Fully Cooperating With Fulton County District Attorney in Election Interference Probe

Georgia Secretary of State Brad Raffensperger said his office is fully cooperating with a Fulton County probe into potential election interference, pushing back against reports that investigators were dissatisfied with the level of cooperation.

Fulton County District Attorney Fani Willis, a Democrat, in February opened a probe into attempts to influence the administration of the 2020 election. The investigation includes “potential violations of Georgia law prohibiting the solicitation of election fraud, the making of false statements to state and local governmental bodies, conspiracy, racketeering, violation of oath of office and any involvement in violence or threats related to the election’s administration,” Willis said in letters to Republican Gov. Brian Kemp and other officials.

The letters made reference to media reports of contacts with the Georgia secretary of state’s office, the U.S. attorney’s office in Atlanta, and others, made by “subjects of the investigation.” While the letters didn’t mention Trump by name, they indicate the probe is focused on efforts to challenge the results of the 2020 election. Willis’s office didn’t respond to an earlier query from The Epoch Times about whether she is probing a phone call Trump had with Raffensperger and other officials on Jan. 2 concerning the presidential election in Georgia.

Recent media reports indicate that Willis’s office has been frustrated with Raffensperger’s level of cooperation in the investigation. A query from The Epoch Times requesting confirmation of the reports and comment from Willis’s office was not immediately returned.

fani willis
Fulton County Deputy District Attorney Fani Willis makes closing arguments during a trial in Atlanta, Ga., on Aug. 24, 2016. (John Bazemore/AP Photo)

Raffensperger was asked about the status of Willis’s probe in an interview on CNN on Saturday.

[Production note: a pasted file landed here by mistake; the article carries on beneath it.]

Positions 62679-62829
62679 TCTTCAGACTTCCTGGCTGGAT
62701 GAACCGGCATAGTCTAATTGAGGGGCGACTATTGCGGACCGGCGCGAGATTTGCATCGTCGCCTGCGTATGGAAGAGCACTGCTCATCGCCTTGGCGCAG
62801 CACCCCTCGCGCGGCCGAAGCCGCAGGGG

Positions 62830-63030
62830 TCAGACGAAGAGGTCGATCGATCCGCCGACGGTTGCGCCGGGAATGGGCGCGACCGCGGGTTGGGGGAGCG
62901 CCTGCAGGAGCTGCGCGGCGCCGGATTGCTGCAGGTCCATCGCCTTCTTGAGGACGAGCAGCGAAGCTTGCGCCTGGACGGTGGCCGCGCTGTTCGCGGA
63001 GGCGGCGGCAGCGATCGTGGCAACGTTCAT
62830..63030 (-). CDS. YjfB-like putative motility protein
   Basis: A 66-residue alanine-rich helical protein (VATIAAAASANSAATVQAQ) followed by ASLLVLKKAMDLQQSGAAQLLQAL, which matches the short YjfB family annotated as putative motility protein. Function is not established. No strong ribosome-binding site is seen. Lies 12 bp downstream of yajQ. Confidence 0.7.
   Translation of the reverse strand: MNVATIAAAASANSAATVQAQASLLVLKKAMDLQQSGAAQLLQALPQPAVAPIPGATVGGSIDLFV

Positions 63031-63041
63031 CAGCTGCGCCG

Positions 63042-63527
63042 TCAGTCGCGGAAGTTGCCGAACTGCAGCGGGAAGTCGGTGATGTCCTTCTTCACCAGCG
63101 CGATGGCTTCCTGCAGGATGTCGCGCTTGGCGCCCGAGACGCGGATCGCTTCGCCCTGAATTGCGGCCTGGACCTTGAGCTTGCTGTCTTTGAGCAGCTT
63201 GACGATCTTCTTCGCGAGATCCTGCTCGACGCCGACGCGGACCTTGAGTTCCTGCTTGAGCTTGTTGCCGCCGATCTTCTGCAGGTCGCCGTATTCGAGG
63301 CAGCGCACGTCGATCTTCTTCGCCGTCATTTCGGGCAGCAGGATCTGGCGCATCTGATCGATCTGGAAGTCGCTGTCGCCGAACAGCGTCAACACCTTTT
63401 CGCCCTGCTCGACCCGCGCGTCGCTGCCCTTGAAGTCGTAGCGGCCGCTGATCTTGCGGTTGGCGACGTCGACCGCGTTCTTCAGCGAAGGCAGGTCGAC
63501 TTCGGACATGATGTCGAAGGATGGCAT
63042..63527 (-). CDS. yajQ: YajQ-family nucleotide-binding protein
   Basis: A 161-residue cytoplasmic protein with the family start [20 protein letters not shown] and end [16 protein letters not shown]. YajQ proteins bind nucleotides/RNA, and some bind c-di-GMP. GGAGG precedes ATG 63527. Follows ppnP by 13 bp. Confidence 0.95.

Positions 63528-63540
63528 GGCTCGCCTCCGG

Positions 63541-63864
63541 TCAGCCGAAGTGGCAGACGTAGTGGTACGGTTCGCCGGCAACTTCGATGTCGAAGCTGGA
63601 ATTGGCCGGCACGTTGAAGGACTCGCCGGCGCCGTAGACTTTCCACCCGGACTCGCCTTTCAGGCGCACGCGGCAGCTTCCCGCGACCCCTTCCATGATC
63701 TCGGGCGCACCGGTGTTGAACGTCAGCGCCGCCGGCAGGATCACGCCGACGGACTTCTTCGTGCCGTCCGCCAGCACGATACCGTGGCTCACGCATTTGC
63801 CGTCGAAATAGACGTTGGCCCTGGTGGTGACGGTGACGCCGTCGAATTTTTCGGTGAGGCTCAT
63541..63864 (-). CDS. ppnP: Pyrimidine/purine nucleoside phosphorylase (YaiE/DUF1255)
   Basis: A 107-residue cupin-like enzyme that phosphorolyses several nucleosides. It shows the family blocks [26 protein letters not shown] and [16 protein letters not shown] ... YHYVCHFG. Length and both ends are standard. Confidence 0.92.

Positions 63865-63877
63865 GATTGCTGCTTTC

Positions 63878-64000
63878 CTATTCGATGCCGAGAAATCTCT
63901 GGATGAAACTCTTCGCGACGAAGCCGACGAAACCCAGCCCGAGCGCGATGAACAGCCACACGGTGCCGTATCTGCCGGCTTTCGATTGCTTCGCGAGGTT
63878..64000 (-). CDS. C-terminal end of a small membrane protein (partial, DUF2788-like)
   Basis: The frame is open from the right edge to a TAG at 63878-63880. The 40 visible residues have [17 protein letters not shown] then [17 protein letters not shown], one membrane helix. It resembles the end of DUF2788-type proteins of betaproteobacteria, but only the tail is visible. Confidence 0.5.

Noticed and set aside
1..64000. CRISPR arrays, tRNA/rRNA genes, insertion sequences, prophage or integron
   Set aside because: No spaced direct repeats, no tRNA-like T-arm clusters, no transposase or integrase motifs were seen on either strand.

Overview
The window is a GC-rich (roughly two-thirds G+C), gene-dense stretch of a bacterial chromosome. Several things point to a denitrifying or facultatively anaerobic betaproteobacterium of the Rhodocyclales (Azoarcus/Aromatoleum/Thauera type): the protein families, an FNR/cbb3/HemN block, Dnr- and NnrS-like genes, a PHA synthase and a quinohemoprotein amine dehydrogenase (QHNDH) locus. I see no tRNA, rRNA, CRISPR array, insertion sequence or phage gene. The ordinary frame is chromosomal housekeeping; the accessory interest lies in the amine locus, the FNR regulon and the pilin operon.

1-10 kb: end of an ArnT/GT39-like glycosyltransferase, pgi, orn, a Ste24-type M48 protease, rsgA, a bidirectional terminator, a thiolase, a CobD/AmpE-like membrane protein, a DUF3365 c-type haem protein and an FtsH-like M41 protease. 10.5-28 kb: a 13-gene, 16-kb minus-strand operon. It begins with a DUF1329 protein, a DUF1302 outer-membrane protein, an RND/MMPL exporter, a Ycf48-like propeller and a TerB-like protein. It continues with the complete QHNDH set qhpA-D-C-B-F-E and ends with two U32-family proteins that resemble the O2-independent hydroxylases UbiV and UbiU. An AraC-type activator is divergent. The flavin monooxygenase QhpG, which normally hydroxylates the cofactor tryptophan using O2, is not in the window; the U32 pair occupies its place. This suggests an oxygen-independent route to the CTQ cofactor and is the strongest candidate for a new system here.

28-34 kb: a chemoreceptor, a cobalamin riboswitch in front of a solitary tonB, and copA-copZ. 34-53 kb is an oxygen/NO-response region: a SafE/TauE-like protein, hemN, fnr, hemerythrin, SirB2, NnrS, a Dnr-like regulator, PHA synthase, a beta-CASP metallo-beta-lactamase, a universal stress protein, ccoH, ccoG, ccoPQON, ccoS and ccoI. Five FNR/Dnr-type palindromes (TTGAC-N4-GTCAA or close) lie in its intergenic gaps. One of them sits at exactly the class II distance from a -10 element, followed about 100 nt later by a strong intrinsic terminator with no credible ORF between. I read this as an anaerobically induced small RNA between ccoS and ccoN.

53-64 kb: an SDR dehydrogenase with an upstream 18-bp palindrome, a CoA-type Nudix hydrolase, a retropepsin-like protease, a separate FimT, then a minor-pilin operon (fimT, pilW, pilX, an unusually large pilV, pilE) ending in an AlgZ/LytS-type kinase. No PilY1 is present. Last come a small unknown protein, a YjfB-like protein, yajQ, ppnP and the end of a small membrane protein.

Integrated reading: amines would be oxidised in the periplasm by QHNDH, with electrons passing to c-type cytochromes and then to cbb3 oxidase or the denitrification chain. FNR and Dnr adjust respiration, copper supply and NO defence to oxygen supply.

“It’s an ongoing investigation, and that’s a Fulton County investigation, and we’re fully cooperating with the district attorney,” Raffensperger said, adding that he expects Willis and her team to be taking testimony from a number of people, both in-state and outside of Georgia, in addition to his office.

“It’s their investigation and we’re not privy to who they’re going to be calling but we’ll be supporting their efforts and providing any information they need from our office,” he said.

Asked directly about claims that his office was not fully cooperating with Willis’ probe, Raffensperger replied: “that’s false.” He added that his office had appointed counsel to liaise with Willis’s office to coordinate information requests in connection with the investigation.

“We’ll fully cooperate, obviously,” Raffensperger insisted.

Ryan Germany, general counsel for Raffensperger’s office, reinforced that message in a statement to CNN, saying that he had “requested time to get an attorney lined up to represent our office to make sure those interactions are efficient and not disruptive. The DA’s office told me that was fine.”

Raffensperger’s office earlier launched a probe into Trump’s calls to Georgia elections officials, with the findings to be presented to the State Election Board.

The board can vote to dismiss, choose to impose a fine, issue a letter of instruction, or refer the matter to the state attorney general or a district attorney for prosecution.

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Tom Ozimek
Author: Tom Ozimek

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